All of a sudden, malware is making flying the friendly skies seem not so friendly anymore. Last week we learned that a malware infected mainframe may have doomed an Spanish airliner, and now Symantec tells us that some airport terminals are muddled with malicious code.
These public terminals are used by passengers without their own laptops to hop online and surf the Web or check email, but don't assume you're surfing a safe connection.
"In a large airport in England, we noticed one terminal with an usual 'Defense Installer' dialog box," Symantec explains. "'Defense Center Installer' is a fake anti-virus software, also known as 'scareware.'"
This common bit of malicious code dupes users into buying seemingly legit AV software and tries to uninstall the real deal that you may have already installed. Symantec says it's troubling to find these pop-ups on airport terminals.
"While this particular 'scareware' will only infect the Internet terminal, it is an indicator that these terminals are inadequately protected and vulnerable to a full range of malware," Symantec warns. "As an example of potential threats consider that a keylogger on one of these terminals could capture a person's username and password for their airline account, bank account, webmail, social media account, or any other private account used on the terminal potentially compromising those accounts."
As with an public PC, think twice before logging into any private accounts.
Turkey gets to wear the prickly crown of being the most dangerous country to surf the web. According to AVG, the incidence rate of virus attacks in the Eurasian country is 1 in 10, which is way above the global average of 1 in 73. Russia comes in a close second with one web attack for for every 15 users.
Security researchers behind the study attribute the high probability of web attacks in these countries to a combination of factors, including the popularity of illegal download sites, poor online file sharing habits and heavy reliance on Internet cafes.
Seven out of the ten safest countries from an Internet security perspective are from Africa, with Sierra Leone (1 in 696) being the safest. Japan (1 in 400) is ranked fourth on the list. AVG's findings are based on “data from over 127 million computers in 144 countries.”
Spanair flight number JK 5022, which crashed seconds after taking off from Madrid's Barajas airport on August 20, 2008, may have been doomed by a malware-infected mainframe responsible for identifying technical snags, it has now emerged. A preliminary probe into the cause of the crash that killed 154 people had pinned the blame on pilot error.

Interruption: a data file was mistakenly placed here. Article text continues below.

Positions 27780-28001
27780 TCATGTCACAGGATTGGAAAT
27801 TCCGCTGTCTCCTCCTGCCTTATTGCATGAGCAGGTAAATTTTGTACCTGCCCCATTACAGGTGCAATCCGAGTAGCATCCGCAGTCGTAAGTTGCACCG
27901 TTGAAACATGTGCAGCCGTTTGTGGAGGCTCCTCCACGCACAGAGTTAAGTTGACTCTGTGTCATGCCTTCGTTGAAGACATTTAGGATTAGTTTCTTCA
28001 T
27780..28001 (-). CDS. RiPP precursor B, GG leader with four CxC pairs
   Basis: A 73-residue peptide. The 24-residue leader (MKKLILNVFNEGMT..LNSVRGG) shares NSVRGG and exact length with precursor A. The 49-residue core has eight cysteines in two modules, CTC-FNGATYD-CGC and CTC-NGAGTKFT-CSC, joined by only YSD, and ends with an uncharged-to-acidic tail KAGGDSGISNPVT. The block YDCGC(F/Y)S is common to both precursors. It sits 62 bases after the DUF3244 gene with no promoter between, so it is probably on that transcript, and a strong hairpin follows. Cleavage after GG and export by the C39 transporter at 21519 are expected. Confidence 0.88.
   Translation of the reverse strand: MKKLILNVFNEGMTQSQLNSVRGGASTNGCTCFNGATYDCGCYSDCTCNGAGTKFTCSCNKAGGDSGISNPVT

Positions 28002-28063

But according to a recent report in Spanish daily El Pais, the malware-toting mainframe may have had a significant role in the crash. A couple of technical problems passed under the radar a day before the crash. However, had the computer been in rude health, it would have not only helped technicians identify the snags but also prompted them to ground the ill-fated plane. An investigation commission is expected to submit its final report in December.
Cameron Diaz has toppled Jessica Biel as the most dangerous celebrity to search for on the web, according to security technology leviathan McAfee, which has been publishing an annual list of the most dangerous celebrities in cyberspace since 2007. Diaz's rise to the top spot has been meteoric.
Last year, Cameron Diaz was not even among the top 15 celebrities on McAfee's list. An analogy would be an unseeded player winning a tennis grand slam. According to the study, one in every ten web searches for Cameron Diaz is likely to end up in a visit to a malicious site.
Julia Roberts (second), Jessica Biel (third), Brad Pitt (fifth) and Tom Cruise (eighth) are some of the others big names on the list. Having slipped to the very bottom of the rankings, Barack Obama (49) and Sarah Palin (50) are among the safest people to search for on the internet.
A security researcher has identified what he believes is one of the biggest clusters of drive-by attack sites. According to Wayne Huang, co-founder and CTO of Armorize Technologies, a compromised widget called "Small Business Success Index” turned anywhere between 500,000 to 5,000,000 million websites into malware carriers.